The quantitative precipitation forecast for the 7-day period, ending on March 22nd, is not very encouraging. The area with highest expected amounts of precipitation are along the Kansas/Missouri border in the northeast corner. (Figure 7). That region may see up to an inch and a quarter of rainfall. However, amounts drop sharply as you head west and south. From central Kansas to the southwest, the accumulation is expected to be less than a hundredth of an inch. The 8 to 14-day precipitation outlook (Figure 8) indicates a slightly increased chance of above-normal precipitation in the eastern third of the state, but areas that are in extreme drought are likely to see below-average precipitation. The temperature outlook is neutral for all areas except in the southwest, where there is an increased chance of warmer-than-normal temperatures, with the strongest signal in the southern portions of the state.
Figure 7. Quantitative precipitation forecast for the week ending on March 22, 2018.
Figure 8. 8-10 day precipitation outlook for period ending March 29, 2018 (CPC).
The April outlook and the 3-month outlook are a little less negative. The April precipitation outlook, as well as the temperature outlook, is neutral with equal chances of above- or below- normal conditions. The April – June outlooks aren’t quite as promising (Figure 9). The precipitation outlook for that period is neutral, but the temperature outlook favors warmer-than-normal conditions. Warmer-than normal temperatures would translate to a higher evaporative demand.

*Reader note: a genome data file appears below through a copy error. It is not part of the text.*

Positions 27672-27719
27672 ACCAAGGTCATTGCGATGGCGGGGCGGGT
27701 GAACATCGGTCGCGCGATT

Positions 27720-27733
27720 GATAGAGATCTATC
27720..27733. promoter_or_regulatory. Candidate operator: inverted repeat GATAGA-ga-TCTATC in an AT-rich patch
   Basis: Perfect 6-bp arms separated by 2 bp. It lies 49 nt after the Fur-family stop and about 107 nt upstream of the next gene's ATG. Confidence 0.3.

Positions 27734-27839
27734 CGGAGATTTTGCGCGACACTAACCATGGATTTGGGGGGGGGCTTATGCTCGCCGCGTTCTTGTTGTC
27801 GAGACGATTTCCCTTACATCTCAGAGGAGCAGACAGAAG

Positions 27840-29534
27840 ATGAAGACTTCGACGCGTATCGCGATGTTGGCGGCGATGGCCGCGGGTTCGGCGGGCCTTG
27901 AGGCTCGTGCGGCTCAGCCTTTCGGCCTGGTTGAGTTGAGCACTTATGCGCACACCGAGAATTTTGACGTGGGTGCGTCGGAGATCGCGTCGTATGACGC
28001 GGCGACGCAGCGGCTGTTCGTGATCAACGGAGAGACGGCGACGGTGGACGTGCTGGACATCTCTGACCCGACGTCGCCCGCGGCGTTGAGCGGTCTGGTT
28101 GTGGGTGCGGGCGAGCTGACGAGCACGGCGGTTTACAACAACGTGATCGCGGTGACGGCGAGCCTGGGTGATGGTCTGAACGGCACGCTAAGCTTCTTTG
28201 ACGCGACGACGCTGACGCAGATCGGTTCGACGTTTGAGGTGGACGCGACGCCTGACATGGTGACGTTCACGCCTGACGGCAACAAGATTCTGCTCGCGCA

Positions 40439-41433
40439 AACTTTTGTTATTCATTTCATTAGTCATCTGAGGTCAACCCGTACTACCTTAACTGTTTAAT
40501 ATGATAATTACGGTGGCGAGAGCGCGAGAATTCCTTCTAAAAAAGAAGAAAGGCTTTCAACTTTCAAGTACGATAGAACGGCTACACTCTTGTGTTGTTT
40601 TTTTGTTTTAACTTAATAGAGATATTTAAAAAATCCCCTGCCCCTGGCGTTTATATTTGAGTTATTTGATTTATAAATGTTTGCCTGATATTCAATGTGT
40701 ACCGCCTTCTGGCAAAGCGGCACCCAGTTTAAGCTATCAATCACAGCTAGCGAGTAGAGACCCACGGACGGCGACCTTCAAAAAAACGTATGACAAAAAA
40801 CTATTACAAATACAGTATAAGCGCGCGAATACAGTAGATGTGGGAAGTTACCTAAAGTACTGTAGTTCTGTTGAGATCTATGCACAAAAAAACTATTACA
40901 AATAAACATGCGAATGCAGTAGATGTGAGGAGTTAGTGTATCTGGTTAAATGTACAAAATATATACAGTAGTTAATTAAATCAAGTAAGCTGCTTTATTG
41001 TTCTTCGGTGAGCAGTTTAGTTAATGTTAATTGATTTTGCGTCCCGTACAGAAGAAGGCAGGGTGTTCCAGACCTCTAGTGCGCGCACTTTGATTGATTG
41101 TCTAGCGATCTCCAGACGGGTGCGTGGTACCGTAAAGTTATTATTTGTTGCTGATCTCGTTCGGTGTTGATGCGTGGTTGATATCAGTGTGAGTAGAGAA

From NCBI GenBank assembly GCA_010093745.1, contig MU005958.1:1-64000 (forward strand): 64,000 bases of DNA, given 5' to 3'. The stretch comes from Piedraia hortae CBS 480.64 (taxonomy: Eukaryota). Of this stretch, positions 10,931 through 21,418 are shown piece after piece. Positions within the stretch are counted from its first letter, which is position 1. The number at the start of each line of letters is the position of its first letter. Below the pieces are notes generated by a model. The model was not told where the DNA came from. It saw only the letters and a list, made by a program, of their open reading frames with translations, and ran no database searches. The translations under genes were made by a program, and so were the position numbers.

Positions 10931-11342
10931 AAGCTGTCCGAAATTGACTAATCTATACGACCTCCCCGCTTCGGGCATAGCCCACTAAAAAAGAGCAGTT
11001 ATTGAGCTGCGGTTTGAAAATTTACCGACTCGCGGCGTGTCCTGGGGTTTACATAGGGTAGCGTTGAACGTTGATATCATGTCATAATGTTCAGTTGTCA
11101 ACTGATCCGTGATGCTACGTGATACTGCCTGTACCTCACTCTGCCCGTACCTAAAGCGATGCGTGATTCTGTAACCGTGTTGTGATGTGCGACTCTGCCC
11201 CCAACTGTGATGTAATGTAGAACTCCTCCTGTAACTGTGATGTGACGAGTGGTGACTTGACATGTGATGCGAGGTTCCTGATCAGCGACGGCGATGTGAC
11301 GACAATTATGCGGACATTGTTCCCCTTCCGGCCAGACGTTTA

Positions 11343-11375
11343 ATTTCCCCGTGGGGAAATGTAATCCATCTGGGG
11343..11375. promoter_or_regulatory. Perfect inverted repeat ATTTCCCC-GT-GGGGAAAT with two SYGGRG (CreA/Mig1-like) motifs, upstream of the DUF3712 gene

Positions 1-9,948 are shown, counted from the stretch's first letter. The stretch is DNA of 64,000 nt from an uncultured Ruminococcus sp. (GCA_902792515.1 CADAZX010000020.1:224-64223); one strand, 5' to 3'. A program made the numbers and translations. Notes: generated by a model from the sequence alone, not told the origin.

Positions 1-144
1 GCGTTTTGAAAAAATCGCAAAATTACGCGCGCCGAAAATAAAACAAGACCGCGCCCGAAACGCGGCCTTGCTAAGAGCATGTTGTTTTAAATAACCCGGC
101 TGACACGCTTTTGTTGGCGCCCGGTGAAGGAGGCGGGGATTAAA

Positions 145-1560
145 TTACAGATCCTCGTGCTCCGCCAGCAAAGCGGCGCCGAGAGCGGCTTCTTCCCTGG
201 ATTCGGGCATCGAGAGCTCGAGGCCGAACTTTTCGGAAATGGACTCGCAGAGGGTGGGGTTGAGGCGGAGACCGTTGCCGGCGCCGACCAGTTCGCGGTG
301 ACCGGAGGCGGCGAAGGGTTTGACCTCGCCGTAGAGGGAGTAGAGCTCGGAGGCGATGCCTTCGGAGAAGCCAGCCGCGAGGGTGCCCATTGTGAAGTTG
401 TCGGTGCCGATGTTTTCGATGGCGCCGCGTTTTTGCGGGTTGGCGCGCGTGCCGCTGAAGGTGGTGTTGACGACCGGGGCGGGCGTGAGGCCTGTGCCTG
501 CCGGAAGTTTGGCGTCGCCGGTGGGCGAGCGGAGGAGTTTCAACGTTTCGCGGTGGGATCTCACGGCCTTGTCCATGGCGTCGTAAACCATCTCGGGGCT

Figure 9. Three month precipitation outlook for period ending June 2018 (CPC).
Drought declaration for Kansas
This week, the Kansas Governor issued a drought declaration for the state. All counties are at least in watch status, with many of the southwest, central and south central counties in emergency status.
Figure 10. Kansas Drought Declarations (kwo.ks.gov).
Having a Governor declare drought or other state disaster declaration allows for:
• The sharing of some resources
• The waiver of some bid processes (to get materials or services rapidly)
• Certain waivers of service hours (ex: electrical linemen if power lines are down)
• The activation of the National Guard
• Other than Reclamation monies, no other federal funding is triggered with Governor’s Declaration
The Kansas Water Office serves as the coordinating agency for drought response. More information on these and other resources and activities can be found on their web page*: www.kwo.ks.gov
*Note: this link is different than the web address you might remember, so please update your bookmarks.
Kansas Research and Extension also has a wide range of materials available related to drought conditions.
Additional information can be found in the latest Agronomy eUpdate at https://webapp.agron.ksu.edu/agr_social/eu.throck or on the Kansas Climate website under weekly maps or drought reports at http://climate.k-state.edu/maps/weekly and http://climate.k-state.edu/reports/weekly/2018/
Mary Knapp, Weather Data Library
Chip Redmond, Kansas Mesonet